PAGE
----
The Tall and Skinny
Gardening with columnar and fastigiate evergreens
by Les Parks
It is no secret that plants come in many shapes, sizes, and growth habits. For those of us who are fortunate enough to know the joys of gardening, we get to take advantage of this great variety when creating our own personal Eden. Two nearly identical groups of plants that are both fun to work with and practical, are columnar and fastigiate evergreens. >> read article
by Peggy Hill
Interest in native plants, such as Coreopsis, continues to surge as gardeners realize their benefits. Breeders respond with a dizzying array of new cultivars, but which one is right for you? A research report issued in December 2015 by Mt. Cuba Center can help you decide. They trialed 67 different varieties of perennial coreopsis over a three-year period, and after speaking with George Coombs, research horticulturist at Mt. Cuba Center, it’s clear that only the toughest survived. >> read article
by Douglas A. Spilker Ph.D.
The thought of spider mites can bring chills to an avid gardener, rekindling memories of the damage inflicted to a favorite plant by tiny creatures you can hardly see. Of all the pests in the urban landscape, spider mites are probably the most difficult to manage. >> read article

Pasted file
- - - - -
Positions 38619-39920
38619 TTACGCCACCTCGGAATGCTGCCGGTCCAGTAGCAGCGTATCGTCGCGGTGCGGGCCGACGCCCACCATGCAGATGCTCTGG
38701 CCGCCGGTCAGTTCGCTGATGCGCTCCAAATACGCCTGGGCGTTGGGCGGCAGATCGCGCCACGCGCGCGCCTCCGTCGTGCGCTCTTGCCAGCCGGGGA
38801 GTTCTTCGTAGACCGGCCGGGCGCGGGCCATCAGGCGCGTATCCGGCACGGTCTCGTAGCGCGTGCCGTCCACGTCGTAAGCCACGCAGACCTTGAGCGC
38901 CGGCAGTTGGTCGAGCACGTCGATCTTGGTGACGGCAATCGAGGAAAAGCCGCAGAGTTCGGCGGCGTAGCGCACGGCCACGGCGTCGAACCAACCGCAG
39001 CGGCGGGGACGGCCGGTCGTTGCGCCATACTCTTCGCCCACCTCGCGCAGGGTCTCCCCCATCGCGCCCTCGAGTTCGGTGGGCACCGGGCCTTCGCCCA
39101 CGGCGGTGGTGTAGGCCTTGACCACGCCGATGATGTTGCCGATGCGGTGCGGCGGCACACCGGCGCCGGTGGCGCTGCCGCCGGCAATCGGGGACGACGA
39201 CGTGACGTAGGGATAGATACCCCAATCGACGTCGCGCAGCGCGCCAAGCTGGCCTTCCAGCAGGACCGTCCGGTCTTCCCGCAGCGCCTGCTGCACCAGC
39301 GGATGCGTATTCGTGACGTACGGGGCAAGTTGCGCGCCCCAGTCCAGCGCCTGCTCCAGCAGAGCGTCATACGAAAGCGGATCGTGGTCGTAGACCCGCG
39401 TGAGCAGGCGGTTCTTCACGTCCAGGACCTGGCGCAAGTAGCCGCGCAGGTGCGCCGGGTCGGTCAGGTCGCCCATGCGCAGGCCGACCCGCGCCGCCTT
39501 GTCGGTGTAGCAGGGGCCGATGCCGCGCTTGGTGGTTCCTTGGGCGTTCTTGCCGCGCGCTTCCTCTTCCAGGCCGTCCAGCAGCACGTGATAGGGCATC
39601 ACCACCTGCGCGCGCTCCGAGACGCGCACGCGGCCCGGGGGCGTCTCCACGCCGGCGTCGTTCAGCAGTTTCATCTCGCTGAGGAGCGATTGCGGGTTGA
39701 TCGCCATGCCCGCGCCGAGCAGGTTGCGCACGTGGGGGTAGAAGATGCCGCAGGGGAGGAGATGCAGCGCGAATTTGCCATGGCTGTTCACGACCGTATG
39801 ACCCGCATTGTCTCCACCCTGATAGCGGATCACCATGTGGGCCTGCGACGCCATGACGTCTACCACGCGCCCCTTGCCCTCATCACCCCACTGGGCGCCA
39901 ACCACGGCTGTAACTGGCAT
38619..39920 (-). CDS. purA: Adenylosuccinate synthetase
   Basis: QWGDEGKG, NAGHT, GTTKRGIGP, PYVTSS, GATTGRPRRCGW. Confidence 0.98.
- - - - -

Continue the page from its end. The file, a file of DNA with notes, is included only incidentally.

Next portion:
Don’t throw out those clippings! Make a great potpourri!
by Tom Hewitt
Every week I make my rounds, pinching things back and trimming as needed. Needless to say, I end up with a lot of material. By the end of the day, visitors have snatched up most, but what’s left gets stuffed in a bag, and I bring it home to make potpourri. >> read article
Blessed Are the Aggressive
For they shall inherit the garden
by Scott Beuerlein
Ideally, good, aggressive garden plants are tough, spread nicely and can be controlled easily by pulling, cultivation or herbicides. The thicker and taller they are, the better they suppress weeds. But what exactly are ‘good’ aggressive plants? >> read article
How to create your best containers ever.
by Anita Joggerst
For every puzzling garden area, a great container or two (or three) might provide the ideal solution. Containers enhance patios, decks, porches and other places with no soil. Do not limit yourself to those areas — containers work well throughout the yard and garden. >> read article
The Garden Backbone
How hardscape contributed to a good garden design
by Miriam Jabour
The Melby home is a two-story house with a screened-in back porch and detached carport. A large swimming pool occupies a strip of land beyond the carport with a lattice fence and landscaped flowerbeds surrounding the pool. It was always a popular spot for outdoor gatherings when their children were teens, but a part-time job in a garden-themed gift shop piqued Terri’s interest and Jeff’s creativity, which started them on a journey that changed their backyard into an exciting landscape. >> read article
by Yvonne L. Bordelon
Parsley hawthorns are handsome, hardy large shrubs or small trees with attractive bark and lacy parsley-like foliage that turns orange and gold in autumn. The thorn-tipped branches are covered with white flowers (sporting red anthers) that attract pollinators in spring. The red fall fruits are eaten by mammals and birds. Parsley hawthorn is also the larval plant of the gray hairstreak butterfly. >> read article